And so it was that I found myself driving yesterday to Los Algodones, Mexico. This tiny Mexican town, only 9 square blocks, has perhaps the largest number of dentists per capiita of anywhere in the world. I followed my trusty Garmin GPS, which took me through Yuma, across farmland, up onto a river dike, and smack into a highly suspicious Border Patrol officer who wondered what, exactly, I was doing there.
A US Border Patrol vehicle similar to the one I encountered
I pointed across to what appeared to be Mexico and said “I think I’m going there, I have a dentist appointment, but the GPS apparently doesn’t know that a river is in the way or that it’s in Mexico.” The border guard laughed and said “This happens a lot, Garmin, right?” He was friendly and gave me directions–which involved backtracking to Yuma, driving on Interstate 8 across the river to California, and then heading south from there. He also reminded me that the border closes at 10pm. “Get there early,” he said, “if you’re not through the border before 10, you’re going to be stuck in Mexico overnight.”
I made my way back through town, a trek back to the freeway that was several miles long. The exit was well signposted to Mexico. Along the way, several signs placed by the US government warned not to take any guns or ammunition into Mexico (this creates big problems with the local authorities). There is a parking lot operated by the local tribal authority (the border crossing is on tribal land), which costs $6. The lot is well guarded and is located directly on the border. If you’d like to see all the road signs, they have been collected here for your viewing pleasure.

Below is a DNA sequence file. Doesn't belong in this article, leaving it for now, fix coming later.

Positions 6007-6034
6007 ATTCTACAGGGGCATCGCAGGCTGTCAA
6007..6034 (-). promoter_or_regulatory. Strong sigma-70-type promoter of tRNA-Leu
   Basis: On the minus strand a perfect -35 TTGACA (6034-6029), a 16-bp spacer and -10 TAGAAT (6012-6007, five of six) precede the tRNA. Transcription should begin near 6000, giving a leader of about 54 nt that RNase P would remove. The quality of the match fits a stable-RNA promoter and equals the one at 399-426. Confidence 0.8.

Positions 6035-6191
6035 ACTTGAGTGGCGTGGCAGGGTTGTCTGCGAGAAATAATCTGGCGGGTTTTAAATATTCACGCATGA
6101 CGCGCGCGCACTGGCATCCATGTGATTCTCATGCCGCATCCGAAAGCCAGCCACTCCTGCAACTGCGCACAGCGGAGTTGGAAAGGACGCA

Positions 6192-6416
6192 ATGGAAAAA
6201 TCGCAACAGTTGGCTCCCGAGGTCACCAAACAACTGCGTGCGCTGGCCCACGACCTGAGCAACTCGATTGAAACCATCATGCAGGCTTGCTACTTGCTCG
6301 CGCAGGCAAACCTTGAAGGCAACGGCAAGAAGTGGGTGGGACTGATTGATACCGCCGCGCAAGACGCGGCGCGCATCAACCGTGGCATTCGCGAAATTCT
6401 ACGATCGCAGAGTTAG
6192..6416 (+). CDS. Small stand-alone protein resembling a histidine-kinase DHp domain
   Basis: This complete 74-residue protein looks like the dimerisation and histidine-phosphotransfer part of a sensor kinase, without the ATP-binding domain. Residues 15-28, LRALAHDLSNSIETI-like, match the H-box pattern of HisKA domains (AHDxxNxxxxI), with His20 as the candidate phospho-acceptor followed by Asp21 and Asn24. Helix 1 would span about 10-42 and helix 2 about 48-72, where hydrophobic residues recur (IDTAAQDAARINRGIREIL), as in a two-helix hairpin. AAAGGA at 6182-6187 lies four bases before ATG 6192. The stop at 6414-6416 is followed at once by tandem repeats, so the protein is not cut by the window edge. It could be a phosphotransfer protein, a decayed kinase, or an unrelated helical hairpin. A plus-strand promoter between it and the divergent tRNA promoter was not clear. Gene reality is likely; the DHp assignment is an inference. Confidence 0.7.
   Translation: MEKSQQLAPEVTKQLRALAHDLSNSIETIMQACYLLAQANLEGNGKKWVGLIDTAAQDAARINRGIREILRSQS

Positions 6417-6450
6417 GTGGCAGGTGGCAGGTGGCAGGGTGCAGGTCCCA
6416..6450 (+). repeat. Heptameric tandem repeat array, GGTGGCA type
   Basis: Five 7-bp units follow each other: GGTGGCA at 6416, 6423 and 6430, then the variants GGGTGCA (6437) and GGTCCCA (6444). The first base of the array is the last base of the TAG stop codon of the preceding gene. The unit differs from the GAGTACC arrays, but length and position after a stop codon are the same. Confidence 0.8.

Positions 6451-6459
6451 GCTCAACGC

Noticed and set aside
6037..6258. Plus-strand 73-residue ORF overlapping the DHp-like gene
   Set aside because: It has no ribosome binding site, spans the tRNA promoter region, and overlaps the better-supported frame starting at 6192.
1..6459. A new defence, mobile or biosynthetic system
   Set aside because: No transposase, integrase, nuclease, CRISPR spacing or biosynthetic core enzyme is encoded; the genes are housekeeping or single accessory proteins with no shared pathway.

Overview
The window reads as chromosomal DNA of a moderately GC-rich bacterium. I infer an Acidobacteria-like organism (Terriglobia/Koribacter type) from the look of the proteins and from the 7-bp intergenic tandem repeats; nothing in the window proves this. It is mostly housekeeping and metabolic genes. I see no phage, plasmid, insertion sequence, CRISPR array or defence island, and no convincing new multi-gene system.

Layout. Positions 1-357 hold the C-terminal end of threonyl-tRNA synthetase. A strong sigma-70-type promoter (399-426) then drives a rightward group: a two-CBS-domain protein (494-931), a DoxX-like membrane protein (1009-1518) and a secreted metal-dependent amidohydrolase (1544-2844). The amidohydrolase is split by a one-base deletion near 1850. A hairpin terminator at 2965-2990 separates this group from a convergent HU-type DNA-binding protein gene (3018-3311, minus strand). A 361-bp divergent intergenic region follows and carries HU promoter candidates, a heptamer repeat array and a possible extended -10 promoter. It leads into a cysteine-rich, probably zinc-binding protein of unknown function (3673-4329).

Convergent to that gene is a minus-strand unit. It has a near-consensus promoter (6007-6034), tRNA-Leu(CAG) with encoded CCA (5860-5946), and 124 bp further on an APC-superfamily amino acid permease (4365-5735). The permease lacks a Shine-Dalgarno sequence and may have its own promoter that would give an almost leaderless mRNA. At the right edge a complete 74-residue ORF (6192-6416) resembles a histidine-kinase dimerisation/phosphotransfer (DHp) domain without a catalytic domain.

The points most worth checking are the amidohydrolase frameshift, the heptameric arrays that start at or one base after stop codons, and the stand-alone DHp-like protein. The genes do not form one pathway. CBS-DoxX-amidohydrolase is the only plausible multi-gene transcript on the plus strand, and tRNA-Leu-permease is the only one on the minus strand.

It’s an easy walk across the border. You pass through a turnstile and you’re directly in Mexico. No authorities were checking documentation (this is normal in Mexican border cities because there are additional documentation checkpoints about 30km past the border). However, the Mexican INM office was open and available to stamp passports and issue tourist cards for people traveling further inland. I was traveling with only my Enhanced Drivers License and had no passport to stamp, so I didn’t contact them.
Border crossing as seen from the US side